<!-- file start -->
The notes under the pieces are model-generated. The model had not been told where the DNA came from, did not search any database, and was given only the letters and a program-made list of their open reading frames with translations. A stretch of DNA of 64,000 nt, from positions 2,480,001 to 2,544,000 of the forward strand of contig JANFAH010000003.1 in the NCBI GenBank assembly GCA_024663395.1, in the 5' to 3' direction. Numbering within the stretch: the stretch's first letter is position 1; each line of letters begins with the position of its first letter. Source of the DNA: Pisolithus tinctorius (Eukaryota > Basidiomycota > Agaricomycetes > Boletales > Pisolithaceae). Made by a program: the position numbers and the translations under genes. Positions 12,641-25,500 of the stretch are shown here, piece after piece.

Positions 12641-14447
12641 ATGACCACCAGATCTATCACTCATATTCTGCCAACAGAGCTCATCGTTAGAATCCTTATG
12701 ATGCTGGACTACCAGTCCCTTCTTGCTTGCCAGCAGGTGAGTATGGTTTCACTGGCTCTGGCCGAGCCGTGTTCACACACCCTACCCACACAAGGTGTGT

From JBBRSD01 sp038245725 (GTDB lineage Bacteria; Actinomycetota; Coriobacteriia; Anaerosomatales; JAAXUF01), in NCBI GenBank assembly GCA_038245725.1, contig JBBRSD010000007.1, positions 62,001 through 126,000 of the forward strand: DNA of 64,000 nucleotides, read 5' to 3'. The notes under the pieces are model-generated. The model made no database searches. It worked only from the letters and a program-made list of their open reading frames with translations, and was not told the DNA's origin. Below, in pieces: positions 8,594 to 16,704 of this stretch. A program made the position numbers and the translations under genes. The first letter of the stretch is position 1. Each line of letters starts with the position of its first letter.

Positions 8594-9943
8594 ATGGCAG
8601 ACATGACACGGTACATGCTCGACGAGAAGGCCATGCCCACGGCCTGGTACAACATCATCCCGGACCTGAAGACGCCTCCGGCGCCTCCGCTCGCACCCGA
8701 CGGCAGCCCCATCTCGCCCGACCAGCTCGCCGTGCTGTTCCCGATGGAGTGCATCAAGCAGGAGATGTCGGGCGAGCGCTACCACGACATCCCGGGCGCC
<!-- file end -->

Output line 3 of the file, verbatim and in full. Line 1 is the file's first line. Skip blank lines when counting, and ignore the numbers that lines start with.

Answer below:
12641 ATGACCACCAGATCTATCACTCATATTCTGCCAACAGAGCTCATCGTTAGAATCCTTATG